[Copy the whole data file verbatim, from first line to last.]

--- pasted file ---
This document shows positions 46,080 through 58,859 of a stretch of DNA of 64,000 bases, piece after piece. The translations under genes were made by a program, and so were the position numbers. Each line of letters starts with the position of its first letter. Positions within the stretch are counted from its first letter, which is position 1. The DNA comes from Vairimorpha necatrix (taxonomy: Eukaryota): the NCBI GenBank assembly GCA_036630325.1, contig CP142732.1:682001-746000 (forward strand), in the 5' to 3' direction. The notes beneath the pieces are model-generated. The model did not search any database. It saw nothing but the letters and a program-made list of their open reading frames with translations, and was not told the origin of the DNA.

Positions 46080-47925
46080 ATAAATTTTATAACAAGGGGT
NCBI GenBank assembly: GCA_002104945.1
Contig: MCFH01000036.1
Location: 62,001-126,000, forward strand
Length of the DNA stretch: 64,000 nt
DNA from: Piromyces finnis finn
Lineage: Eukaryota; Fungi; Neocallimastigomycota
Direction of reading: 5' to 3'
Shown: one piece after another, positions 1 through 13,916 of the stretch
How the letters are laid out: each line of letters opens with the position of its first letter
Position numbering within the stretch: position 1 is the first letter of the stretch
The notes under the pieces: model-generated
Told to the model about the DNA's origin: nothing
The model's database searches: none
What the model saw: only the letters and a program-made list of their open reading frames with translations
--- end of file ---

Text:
This document shows positions 46,080 through 58,859 of a stretch of DNA of 64,000 bases, piece after piece. The translations under genes were made by a program, and so were the position numbers. Each line of letters starts with the position of its first letter. Positions within the stretch are counted from its first letter, which is position 1. The DNA comes from Vairimorpha necatrix (taxonomy: Eukaryota): the NCBI GenBank assembly GCA_036630325.1, contig CP142732.1:682001-746000 (forward strand), in the 5' to 3' direction. The notes beneath the pieces are model-generated. The model did not search any database. It saw nothing but the letters and a program-made list of their open reading frames with translations, and was not told the origin of the DNA.

Positions 46080-47925
46080 ATAAATTTTATAACAAGGGGT
NCBI GenBank assembly: GCA_002104945.1
Contig: MCFH01000036.1
Location: 62,001-126,000, forward strand
Length of the DNA stretch: 64,000 nt
DNA from: Piromyces finnis finn
Lineage: Eukaryota; Fungi; Neocallimastigomycota
Direction of reading: 5' to 3'
Shown: one piece after another, positions 1 through 13,916 of the stretch
How the letters are laid out: each line of letters opens with the position of its first letter
Position numbering within the stretch: position 1 is the first letter of the stretch
The notes under the pieces: model-generated
Told to the model about the DNA's origin: nothing
The model's database searches: none
What the model saw: only the letters and a program-made list of their open reading frames with translations